Cannabis & Anxiety: Making Some Sense of the Information

Anxiety disorders, in some form or another, are now the most prevalent mental health disorders in the United States. While the limited research potential has prevented much information from being definitively proven, there is growing evidence to suggest various components of Cannabis could provide relief from certain anxiety disorders.

Let’s start by getting a better understanding of what exactly an anxiety disorder is. According to the American Psychiatric Association, anxiety is in reference to anticipation of a future concern and is associated with muscle tension and avoidance behavior. One might be diagnosed with an anxiety disorder if the anxiety is out of proportion to the situation at hand or age inappropriate— or if it hinders one’s ability to function normally. According to the National Institute of Mental Health, over 31% of adults experience an anxiety disorder at some point in their lives. This includes panic disorders, generalized anxiety disorders, specific phobias, social anxiety, PTSD, obsessive-compulsive disorders, and separation anxiety disorders.

So, where does Cannabis fit in?

Humans have used Cannabis specifically for its relaxing effects for at least hundreds, probably thousands of years. What we’ve been missing, largely due to the most restrictive research environment known to science, is the evidence to support the idea that Cannabis can be an effective component in a treatment plan for managing anxiety.

And with 65% of Americans taking prescription medications on a daily basis, 43% of which are mood altering according to a nationally representative Consumer Reports survey; the burden of traditional treatment plans has proven more than costly to our society. According to the Institute for Healthcare Informatics, Americans spent $374 billion filling 4.3 billion prescriptions in 2014. That year alone, of the over 43,000 reported overdose deaths,18,893 people were reported to have died from prescription pharmaceuticals—specifically analgesics.

Cannabis, and its naturally developed components, has never been known—in all of recorded history—to have caused a fatality. It’s non-habit forming. While some research does point to a potential for dependence, there is no evidence to support that this is a physiological dependence at all similar to even something like caffeine. And it produces phyto-cannabinoids which are nearly identical to endogenous cannabinoids that every mammal produces, which are vital to the functionality of every bodily system.

What is the current research telling us?

As clinical trials are still very limited, some observational evidence suggests that while THC may help relieve symptoms of anxiety disorders in some, it can exacerbate the symptoms in others. An article published from the Harvard Medical School reflected on findings that on average 25% of those who consumed Cannabis reported intense anxiety and panic attacks. The most susceptible to these symptoms were those who had never consumed Cannabis before. They also mention that at lower doses THC can be sedating, while at higher doses it can induce anxiety (although this is still observational). We know just enough to know how much we don’t know about THC.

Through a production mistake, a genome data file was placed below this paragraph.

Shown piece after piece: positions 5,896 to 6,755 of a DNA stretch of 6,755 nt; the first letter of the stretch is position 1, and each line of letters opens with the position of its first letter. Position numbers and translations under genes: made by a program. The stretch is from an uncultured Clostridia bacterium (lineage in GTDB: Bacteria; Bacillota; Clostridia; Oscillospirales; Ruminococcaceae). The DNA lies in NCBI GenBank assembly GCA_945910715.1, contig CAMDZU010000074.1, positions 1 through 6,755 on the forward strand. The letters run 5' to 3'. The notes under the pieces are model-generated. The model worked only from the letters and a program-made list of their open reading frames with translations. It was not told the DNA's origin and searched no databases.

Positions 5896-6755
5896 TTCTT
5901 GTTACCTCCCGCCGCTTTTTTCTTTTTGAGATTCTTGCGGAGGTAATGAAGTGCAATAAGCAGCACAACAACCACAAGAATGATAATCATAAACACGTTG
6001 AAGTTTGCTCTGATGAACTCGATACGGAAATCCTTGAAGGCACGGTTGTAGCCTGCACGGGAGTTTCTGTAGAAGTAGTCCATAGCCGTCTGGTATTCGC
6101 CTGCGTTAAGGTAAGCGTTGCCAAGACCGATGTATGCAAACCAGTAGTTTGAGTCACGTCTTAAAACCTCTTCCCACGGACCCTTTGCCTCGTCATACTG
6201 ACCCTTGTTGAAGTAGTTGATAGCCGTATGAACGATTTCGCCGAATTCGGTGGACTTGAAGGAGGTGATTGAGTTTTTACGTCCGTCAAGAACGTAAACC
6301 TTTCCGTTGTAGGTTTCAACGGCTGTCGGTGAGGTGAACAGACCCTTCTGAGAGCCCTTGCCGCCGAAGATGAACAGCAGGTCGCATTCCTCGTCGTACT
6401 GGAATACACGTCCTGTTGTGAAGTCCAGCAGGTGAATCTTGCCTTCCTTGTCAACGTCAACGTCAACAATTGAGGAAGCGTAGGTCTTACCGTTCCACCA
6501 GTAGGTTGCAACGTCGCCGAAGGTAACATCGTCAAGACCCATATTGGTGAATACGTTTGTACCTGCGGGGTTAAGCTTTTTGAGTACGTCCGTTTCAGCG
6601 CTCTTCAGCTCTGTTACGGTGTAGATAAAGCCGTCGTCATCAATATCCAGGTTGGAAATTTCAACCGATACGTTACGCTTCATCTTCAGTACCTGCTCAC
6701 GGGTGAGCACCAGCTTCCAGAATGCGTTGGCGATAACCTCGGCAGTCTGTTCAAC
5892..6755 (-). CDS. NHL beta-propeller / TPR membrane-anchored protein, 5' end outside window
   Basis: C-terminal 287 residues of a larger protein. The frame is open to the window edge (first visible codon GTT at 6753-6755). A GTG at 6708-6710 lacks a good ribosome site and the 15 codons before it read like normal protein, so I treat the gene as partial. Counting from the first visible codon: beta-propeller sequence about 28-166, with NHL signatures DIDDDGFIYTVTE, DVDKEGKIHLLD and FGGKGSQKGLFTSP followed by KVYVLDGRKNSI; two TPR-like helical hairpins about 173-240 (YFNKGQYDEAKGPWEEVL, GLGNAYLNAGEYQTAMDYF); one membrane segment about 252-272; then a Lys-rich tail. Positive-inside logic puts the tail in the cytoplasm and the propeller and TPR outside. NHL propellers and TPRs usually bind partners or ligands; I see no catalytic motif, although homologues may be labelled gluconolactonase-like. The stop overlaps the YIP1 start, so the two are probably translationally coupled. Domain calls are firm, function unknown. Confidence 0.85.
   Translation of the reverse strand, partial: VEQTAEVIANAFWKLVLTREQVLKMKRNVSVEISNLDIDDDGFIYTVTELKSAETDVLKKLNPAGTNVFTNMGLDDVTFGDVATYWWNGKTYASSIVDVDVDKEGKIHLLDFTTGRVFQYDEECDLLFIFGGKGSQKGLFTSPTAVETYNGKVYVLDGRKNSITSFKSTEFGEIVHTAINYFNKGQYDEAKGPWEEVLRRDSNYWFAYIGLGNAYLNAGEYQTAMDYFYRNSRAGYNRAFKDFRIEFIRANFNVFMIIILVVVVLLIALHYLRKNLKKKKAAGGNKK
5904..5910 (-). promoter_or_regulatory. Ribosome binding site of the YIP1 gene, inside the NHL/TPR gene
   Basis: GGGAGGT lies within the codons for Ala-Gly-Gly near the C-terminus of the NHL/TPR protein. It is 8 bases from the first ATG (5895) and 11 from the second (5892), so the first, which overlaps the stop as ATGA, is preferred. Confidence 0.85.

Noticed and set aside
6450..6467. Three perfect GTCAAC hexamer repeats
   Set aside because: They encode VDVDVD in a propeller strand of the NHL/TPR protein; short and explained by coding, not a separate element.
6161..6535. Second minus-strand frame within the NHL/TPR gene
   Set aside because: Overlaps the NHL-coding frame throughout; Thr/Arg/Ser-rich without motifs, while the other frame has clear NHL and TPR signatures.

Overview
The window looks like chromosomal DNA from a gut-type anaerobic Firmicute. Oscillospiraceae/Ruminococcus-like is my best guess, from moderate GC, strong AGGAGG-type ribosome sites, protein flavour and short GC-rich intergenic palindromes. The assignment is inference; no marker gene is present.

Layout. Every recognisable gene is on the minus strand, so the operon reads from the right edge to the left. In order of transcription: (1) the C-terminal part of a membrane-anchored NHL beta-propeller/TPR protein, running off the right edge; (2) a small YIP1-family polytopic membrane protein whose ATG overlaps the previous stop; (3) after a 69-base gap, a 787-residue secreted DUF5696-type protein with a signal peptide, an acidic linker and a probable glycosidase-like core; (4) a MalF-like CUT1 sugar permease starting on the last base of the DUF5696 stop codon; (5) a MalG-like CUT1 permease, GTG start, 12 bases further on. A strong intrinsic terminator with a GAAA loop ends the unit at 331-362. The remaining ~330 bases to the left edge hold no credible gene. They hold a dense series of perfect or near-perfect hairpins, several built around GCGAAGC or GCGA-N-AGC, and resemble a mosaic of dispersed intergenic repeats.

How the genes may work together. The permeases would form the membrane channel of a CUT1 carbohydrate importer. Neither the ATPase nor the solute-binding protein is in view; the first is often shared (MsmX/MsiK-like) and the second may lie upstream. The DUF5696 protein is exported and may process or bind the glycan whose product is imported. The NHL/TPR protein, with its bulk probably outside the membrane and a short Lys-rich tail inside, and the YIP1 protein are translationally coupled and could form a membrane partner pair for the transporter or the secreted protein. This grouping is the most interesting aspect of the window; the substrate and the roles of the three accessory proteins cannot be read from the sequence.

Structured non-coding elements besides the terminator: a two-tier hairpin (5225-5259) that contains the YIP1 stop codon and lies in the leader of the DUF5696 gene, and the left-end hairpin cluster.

Another cannabinoid that’s been gaining more interest in recent years is CBD, or cannabidiol. If you’re unfamiliar, it’s another abundant cannabinoid in certain varietals of Cannabis that doesn’t produce a psychoactive effect. Interestingly however, there has been evidence to show that because of its anti-anxiety properties, CBD could potentially be used to treat certain mental health disorders.

A 2011 study published in the Journal of Neuropsychopharmacology found that participants suffering from social anxiety disorders who were asked to publicly speak reported significantly less levels of anxiety when given CBD. None of the participants knew if they were getting CBD or the placebo prior to speaking, highlighting the potential for CBD as an anti-anxiety treatment option. There is also a study being done right now to see if CBD can help treat people with PTSD who also have alcohol use disorders. And yet another study, in Phase 2 of a clinical trial, is examining whether CBD can help prevent relapses in opioid abusers. This is being led by Yasmin Hurd at the Addiction Institute in the Mount Sinai School of Medicine.

So at this point, the most abundant information is personal experience and individual education, which makes it incredibly difficult for someone to approach a treatment plan with any level of confidence. However, there is major promise in what Cannabis can provide, despite some observational evidence to the contrary. Stay vigilant. Stay inquisitive. Be open to new information and the process of discovering it for yourself. If you’re suffering from anxiety, speak with your doctor. And if you live in a place with a less archaic mentality and Cannabis is available; speak with a professional about the potential to supplement it into your treatment plan. Unlike pharmaceuticals, consuming Cannabis can and should be personalized— it is not a “one size fits all” option.

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